Kuilau Ridge Trail Update

After yesterday’s blog update, today I have news that the Kuilau trail has been “updated.” In my first post about the trail, I focused on the nice views near the picnic shelter at the end. I walked the trail a week ago and some maintenance has made it even better.

The most evident work that has been done is a thinning of trees by the side of the trail, opening up many more views than existed before. This is in the first half of the trail that used to be very shaded, so now it is a little more exposed to the afternoon sun. As much as I’m opposed to “improving” natural areas for aesthetic reasons, I have have to admit I was enjoying the many sights. In the photo below, you can see the trunks and branches that have been trimmed, making a nice view of the green valley and Makaleha mountains beyond.


One advantage to having more light on the trail is that it should dry out quicker and be less muddy. When I looked at the trail again, I noticed that it was very flat and even all the way up. While this trail was never very rutted, it had some places where it wasn’t very flat. Now it’s been graded and some gravel added to make it almost passable by a wheelchair (I did say “almost”).


Similar to what was done on the Moalepe trail further along, I think all this work was done because it is a popular horseback ride from the stables nearby. And since I find it hard to believe that the State did all this maintenance on a trail, I would guess that the stable owners contributed to the effort.

We’ve been having Kona weather recently, where the tradewinds are replaced with Kona winds (from the south or west). This gives different views of the mountains on the east side because now the clouds are being blown over from the other side. I got another picture of Pohakupele, although you can’t really see the distinctive rounded summit in the clouds. This is the peak to the right of the Blue Hole over which it is said the ancient Hawaiians hiked up to Wai’ale’ale. The clouds reveal the deep notch in the north-eastern ridge, and so they probably followed the south-eastern ridge, with appears directly in front of the mountain in this picture:


Because the Kona winds create and push the clouds up from the south, it is clearer over the south shore. In this view looking south, the low point is the Knudsen gap, near the tunnel of trees, and the first major peak to the right is Kahili Mountain.


It’s not that great a picture, and I didn’t really manage to improve it with Photoshop, but I want to include it because it made me realize what is so incredible about the views from the Kuilau ridge: you can probably see 20% of the surface of Kauai from here, and except for the powerline and a few distant antennas, there are no man-made structures visible.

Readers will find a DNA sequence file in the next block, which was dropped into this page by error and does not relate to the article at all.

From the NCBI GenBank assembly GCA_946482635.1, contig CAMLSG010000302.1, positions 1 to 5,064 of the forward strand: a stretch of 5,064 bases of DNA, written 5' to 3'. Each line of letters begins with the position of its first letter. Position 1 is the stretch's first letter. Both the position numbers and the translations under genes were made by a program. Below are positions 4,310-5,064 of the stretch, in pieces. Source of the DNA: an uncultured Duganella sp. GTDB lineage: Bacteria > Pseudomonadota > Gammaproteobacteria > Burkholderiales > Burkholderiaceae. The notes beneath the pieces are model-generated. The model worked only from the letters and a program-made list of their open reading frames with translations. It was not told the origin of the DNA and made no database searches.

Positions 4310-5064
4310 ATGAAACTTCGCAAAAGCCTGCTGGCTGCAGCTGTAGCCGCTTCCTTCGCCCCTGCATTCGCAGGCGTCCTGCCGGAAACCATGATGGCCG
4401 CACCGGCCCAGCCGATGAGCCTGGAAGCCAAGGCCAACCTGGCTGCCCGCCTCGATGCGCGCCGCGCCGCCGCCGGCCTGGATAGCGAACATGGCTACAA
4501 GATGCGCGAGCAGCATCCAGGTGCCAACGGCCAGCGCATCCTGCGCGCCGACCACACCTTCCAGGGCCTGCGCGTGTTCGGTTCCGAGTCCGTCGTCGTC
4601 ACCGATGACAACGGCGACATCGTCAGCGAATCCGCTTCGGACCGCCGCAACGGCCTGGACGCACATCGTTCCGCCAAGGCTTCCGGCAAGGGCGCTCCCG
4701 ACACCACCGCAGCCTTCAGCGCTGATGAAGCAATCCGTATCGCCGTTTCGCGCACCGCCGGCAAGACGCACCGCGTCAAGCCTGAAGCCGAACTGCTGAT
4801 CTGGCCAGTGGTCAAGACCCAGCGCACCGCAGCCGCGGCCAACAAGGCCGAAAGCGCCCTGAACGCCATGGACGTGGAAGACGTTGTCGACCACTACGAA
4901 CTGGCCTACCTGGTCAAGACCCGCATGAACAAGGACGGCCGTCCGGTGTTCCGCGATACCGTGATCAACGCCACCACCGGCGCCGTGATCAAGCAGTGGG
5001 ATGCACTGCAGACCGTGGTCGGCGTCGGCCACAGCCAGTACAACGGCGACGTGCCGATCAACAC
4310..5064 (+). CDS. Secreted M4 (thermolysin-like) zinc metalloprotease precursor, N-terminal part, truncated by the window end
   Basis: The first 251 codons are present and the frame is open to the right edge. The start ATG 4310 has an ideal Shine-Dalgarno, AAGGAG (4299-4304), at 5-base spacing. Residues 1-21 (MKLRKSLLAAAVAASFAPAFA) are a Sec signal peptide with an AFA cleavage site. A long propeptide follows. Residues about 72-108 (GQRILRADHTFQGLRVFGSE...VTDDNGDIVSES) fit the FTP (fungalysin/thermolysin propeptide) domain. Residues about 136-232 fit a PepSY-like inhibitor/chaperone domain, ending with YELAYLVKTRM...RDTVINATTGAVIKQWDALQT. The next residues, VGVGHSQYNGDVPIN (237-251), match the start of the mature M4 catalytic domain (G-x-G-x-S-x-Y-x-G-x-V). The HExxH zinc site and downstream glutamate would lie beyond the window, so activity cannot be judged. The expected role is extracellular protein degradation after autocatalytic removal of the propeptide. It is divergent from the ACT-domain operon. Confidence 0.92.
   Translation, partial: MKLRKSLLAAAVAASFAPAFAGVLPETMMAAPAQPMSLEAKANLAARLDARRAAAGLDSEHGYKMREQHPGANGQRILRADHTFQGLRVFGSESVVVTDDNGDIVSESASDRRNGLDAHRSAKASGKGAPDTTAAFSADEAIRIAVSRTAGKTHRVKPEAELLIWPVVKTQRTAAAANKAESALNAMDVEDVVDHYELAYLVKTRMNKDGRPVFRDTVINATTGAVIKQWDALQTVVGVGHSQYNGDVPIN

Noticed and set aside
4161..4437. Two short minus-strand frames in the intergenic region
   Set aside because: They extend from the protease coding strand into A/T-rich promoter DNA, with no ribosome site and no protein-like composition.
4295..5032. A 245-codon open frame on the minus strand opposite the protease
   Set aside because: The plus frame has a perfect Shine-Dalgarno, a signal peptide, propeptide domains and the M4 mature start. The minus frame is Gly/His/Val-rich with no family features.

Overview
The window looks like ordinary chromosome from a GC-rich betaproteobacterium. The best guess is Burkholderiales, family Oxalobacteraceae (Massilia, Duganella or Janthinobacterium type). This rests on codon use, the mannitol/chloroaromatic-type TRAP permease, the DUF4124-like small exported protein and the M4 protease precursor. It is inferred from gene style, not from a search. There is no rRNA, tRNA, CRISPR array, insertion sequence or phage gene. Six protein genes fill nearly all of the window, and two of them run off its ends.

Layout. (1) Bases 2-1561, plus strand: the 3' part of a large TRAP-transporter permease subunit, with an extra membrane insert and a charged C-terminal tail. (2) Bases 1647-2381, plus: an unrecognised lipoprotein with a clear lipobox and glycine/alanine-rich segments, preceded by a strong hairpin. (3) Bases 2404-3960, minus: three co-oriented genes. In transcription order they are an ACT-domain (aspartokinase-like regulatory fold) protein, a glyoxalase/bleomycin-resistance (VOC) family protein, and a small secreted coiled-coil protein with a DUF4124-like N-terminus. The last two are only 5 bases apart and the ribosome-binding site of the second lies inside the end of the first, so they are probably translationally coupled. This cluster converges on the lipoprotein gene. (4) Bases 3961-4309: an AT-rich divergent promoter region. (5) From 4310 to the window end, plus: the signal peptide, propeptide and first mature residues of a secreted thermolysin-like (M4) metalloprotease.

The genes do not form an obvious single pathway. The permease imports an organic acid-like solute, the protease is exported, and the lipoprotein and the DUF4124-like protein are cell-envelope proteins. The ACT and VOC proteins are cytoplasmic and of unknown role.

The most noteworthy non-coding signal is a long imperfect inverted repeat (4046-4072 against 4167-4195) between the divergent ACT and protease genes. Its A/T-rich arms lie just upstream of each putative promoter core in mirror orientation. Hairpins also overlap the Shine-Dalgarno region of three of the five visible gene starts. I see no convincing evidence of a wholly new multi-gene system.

After the good news, the bad news: there was a lot of broken car window glass at the parking lot right at the trailhead. Upon seeing that, we parked 150 feet (50m) further in the larger parking before the river crossing. There is no glass there.


I don’t know if this glass is the result of theft, drug-induced rage or teenage pranks, because this is a popular hangout, and there are jest as many rental cars in each parking. Still, do not leave anything valuable in your car whenever you park at any trailhead or beach, and do not leave anything visible other than worthless items such as towels. You should also hide your guidebook under your seat if you don’t hike with it.

Update: Just to end on a happier note, local reader Erik Burton sent me these photos of hoi, a native wild yam, that can be found along the Kuilau Ridge trail. I’ve seen them before, but never took pictures of them. Hoi (pronounced ho-ee) was a famine food, gathered only when necessary, probably because it is also known as the bitter yam.

The tubers come in all sizes, from golf-ball to large potoato. I think they grow aerially and so you often see them having fallen off the vine and rolled onto the trail. Erik says the vine grows from a large tuber underground, but I’ve never dug one up.
The vine is easily recognizable, with simple dark green, heart-shaped leaves.

Printed from: http://great-hikes.com/blog/kuilau-ridge-trail-update/.
© 2017.

1 Comment   »

  1. Joy says:

    My husband and I did this hike when we visited Kauai last May. It’s such a beautiful and mellow trail. We got an early start, to avoid the heat, and didn’t run in to many fellow hikers. There was a light breeze and some rain, and it was just heavenly. The picnic area was a sweet place to sit, rest and listen to the quiet. Except for the chickens.
    Thanks for writing such a great blog. We love Kauai and enjoy reading about it when we’re not there.
    Joy Silva

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